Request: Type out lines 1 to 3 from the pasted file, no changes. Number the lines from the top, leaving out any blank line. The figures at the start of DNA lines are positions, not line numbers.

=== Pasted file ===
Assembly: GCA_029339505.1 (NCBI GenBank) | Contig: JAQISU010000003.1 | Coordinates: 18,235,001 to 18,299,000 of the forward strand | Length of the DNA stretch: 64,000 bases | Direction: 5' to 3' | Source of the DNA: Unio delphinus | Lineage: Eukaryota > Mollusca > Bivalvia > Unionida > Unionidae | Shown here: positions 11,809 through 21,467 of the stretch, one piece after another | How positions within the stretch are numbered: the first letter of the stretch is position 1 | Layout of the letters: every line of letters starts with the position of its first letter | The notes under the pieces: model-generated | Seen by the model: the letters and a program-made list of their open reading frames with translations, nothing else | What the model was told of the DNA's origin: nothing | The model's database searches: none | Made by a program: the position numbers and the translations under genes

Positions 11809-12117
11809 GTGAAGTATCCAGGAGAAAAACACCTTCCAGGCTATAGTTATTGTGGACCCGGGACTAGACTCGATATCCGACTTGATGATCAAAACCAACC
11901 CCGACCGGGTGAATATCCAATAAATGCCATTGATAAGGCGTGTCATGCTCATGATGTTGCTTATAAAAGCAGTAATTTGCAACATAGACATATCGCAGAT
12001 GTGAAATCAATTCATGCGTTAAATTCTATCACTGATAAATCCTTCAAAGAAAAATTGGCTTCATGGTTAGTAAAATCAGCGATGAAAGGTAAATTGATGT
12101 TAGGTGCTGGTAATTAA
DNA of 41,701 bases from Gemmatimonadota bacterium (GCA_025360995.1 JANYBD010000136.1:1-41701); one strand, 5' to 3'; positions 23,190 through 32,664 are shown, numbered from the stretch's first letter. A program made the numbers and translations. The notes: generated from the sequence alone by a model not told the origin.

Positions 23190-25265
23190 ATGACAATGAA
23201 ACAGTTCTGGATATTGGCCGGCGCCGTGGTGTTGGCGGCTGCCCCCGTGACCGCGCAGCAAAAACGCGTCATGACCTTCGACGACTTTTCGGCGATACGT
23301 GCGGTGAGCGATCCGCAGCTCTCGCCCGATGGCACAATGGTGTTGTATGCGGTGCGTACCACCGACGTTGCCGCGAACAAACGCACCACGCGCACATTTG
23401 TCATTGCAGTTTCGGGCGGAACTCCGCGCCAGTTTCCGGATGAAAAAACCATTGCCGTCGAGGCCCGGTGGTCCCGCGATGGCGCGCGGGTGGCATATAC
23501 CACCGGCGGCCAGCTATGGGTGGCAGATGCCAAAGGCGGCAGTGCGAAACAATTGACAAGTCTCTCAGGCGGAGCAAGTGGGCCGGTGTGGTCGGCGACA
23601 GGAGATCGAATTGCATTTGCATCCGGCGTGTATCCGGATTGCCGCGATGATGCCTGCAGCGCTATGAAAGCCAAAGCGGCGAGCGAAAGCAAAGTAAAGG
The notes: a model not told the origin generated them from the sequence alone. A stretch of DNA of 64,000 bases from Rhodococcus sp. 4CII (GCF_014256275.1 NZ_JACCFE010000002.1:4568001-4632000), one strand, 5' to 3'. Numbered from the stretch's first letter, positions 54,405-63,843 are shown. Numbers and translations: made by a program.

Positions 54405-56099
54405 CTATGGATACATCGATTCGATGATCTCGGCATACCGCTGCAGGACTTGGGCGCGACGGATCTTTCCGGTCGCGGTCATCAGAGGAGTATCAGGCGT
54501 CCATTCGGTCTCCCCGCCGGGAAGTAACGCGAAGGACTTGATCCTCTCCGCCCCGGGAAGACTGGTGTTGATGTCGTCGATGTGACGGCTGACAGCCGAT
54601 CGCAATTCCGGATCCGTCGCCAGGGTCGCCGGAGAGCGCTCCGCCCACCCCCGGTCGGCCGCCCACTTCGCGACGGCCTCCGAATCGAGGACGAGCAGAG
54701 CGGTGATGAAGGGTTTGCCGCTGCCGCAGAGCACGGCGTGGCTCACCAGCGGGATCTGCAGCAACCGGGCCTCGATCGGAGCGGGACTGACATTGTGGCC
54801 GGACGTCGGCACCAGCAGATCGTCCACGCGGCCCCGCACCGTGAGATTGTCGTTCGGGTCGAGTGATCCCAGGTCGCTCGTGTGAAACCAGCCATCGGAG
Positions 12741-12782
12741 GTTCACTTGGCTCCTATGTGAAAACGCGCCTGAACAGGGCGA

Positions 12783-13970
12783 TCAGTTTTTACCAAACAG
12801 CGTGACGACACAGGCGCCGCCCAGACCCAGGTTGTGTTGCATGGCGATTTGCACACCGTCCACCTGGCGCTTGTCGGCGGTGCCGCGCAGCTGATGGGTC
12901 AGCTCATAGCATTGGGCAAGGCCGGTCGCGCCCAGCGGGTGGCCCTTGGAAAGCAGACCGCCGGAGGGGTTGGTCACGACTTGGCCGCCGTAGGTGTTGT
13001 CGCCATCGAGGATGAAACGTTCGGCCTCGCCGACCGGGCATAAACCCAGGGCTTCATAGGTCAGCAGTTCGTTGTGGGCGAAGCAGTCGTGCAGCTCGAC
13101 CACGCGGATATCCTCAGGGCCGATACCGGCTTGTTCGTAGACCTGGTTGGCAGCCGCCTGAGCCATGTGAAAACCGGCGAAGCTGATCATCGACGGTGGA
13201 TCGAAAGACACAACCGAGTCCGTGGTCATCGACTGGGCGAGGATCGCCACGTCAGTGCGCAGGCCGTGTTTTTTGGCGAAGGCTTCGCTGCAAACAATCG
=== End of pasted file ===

Assembly: GCA_029339505.1 (NCBI GenBank) | Contig: JAQISU010000003.1 | Coordinates: 18,235,001 to 18,299,000 of the forward strand | Length of the DNA stretch: 64,000 bases | Direction: 5' to 3' | Source of the DNA: Unio delphinus | Lineage: Eukaryota > Mollusca > Bivalvia > Unionida > Unionidae | Shown here: positions 11,809 through 21,467 of the stretch, one piece after another | How positions within the stretch are numbered: the first letter of the stretch is position 1 | Layout of the letters: every line of letters starts with the position of its first letter | The notes under the pieces: model-generated | Seen by the model: the letters and a program-made list of their open reading frames with translations, nothing else | What the model was told of the DNA's origin: nothing | The model's database searches: none | Made by a program: the position numbers and the translations under genes

Positions 11809-12117
11809 GTGAAGTATCCAGGAGAAAAACACCTTCCAGGCTATAGTTATTGTGGACCCGGGACTAGACTCGATATCCGACTTGATGATCAAAACCAACC